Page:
A few weeks ago, I was invited to the Habitat Home Center to pick up a few supplies to create a functional up cycled project as part of their #DontTrashIt campaign. My husband, Marc, and I are no stranger to “Habitat”, as we refer to it, it’s one of our favorite places to go browse and we’ve already done one upcycled project from there (I’ll share about that later this week).
Marc and I have always been interested in trying to find new uses for things we already have, and to his despair I just LOVE to paint things! (Hey, I’ve promised to not paint any guitars without permission!)
We embarked on a 2 part process using the goods I received from Habitat Home Center. Our final goal: to create a functional work and storage center in Marc’s tiny (only 11’x7.5′) home music studio.
Part 1: Maximizing the storage abilities of an existing built-in, and freshening it up.
Item being Upcycled: Cabinet Door
Here is the before: A faded cabinet and a weird, useless ledge of unknown origin (or reasoning). And yes-yours truly had perfect attendance once upon a time!
Habitat Home Center has a large selection of loose cabinet doors; many styles, colors, sizes are available. I found a long and narrow cabinet door that was the perfect length and width to fill the ledge below our existing cabinets. Price: just $3! SOLD!
To make everything look fresh and cohesive with Part 2 of the project, a fresh coat of paint was installed. Marc removed the existing doors, and took them, along with our new recycled cabinet door/shelf, outside for a coat of paint. You can see the “new” door from Habitat in the center.
Inside, I put a fresh coat of chocolate brown paint on the remaining part of the built-in. I always check the “Oops” paints at Lowes and Home Depot, and pick up any colors that fit in with our tastes and existing color scheme. You can score gallons of premiums paints for just $5-10! The chocolate brown I’m using for this project was one of those finds. We also painted the entire studio for just $5, using another gallon of “Oops” paint!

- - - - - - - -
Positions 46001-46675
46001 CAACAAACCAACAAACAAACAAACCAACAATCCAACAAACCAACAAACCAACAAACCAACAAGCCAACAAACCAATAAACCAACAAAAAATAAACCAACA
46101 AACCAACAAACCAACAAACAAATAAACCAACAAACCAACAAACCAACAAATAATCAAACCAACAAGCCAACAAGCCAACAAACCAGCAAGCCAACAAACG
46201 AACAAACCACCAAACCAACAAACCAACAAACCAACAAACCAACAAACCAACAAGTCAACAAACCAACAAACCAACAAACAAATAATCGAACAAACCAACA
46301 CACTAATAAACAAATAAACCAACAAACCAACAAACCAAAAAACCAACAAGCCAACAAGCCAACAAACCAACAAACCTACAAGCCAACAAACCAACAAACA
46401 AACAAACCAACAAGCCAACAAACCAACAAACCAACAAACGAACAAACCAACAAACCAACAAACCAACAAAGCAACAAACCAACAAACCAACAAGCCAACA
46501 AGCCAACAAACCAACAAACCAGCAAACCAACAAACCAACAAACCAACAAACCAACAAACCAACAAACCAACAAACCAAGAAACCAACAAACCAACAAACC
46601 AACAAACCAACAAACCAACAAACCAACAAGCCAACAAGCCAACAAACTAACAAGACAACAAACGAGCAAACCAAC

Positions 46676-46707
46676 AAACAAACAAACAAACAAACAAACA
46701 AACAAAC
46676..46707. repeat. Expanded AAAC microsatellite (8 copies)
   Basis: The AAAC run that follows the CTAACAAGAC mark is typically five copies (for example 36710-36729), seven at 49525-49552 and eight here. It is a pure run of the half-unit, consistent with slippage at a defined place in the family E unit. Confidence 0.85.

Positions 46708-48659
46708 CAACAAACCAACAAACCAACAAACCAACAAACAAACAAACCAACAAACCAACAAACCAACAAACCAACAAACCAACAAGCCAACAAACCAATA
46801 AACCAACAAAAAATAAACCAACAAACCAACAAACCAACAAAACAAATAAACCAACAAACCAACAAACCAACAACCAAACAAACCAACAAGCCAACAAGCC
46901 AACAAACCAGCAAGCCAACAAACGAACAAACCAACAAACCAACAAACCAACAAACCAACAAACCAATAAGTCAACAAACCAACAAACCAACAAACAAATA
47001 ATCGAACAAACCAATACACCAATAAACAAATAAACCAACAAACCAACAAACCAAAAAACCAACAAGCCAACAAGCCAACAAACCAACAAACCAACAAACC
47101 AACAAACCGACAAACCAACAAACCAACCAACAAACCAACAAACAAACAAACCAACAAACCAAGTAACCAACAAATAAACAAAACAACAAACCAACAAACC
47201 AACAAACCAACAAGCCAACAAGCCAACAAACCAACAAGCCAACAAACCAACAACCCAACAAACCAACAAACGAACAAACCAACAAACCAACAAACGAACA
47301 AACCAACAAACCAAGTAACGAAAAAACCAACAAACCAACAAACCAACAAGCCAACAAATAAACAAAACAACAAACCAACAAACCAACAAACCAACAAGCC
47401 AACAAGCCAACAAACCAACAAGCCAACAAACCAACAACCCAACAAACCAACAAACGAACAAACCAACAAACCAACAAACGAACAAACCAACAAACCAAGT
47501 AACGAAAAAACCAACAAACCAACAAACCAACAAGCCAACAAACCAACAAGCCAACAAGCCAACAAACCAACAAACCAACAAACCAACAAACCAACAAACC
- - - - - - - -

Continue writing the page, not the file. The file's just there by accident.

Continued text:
After the paint dried, it was time to reassemble. Looking back, Marc and I would now suggest you mark the doors left and right when removing them from home made pieces. We lost a few minutes debating which holes the hinges fit back into.
Marc used 3″ screws to attach the new Cabinet Door Shelf onto the existing edge (which was about 1.5″ deep, and was pre-existing on 2 sides), drilling them in from the top into the ledge.
A quick trip to the dollar store provided some clear storage containers, and easy access bins to help organize our new shelf!
This project can also be replicated using any size cabinet door, and shelf brackets from any home improvement store. There are many options, from utilitarian to decorative. Most of the big stores have them in multiple locations (some in the building supplies, some with closet organization), so be sure to ask an employee to point them out to you if you want to find the full selection.
There are two main advantages to re-purposing a cabinet door into a shelf. I found the selection of doors to have a large variety in regards to how the edges were finished: beveled, rounded, etc., which adds interest and detail to the shelf once it is up in your home. Second, price! How else can you get a shelf for $3-8? Many of them were solid wood, and many would not require any coats of paint or stain, just a good cleaning.
Thanks for checking out our Cabinet Shelf Upcycle. Tomorrow I’ll be posting about the multi-use corner unit we built below this utilizing 3 kitchen cabinets found at Habitat Home Center! You can find out more about them by visiting these links:
Facebook link: https://www.facebook.com/HabitatHomeCenter
Twitter link: https://twitter.com/311homecenter (@311Homecenter)
Disclosure: This is a sponsored post. I received supplies from Habitat San Antonio, but all ideas, projects, and opinions are my own.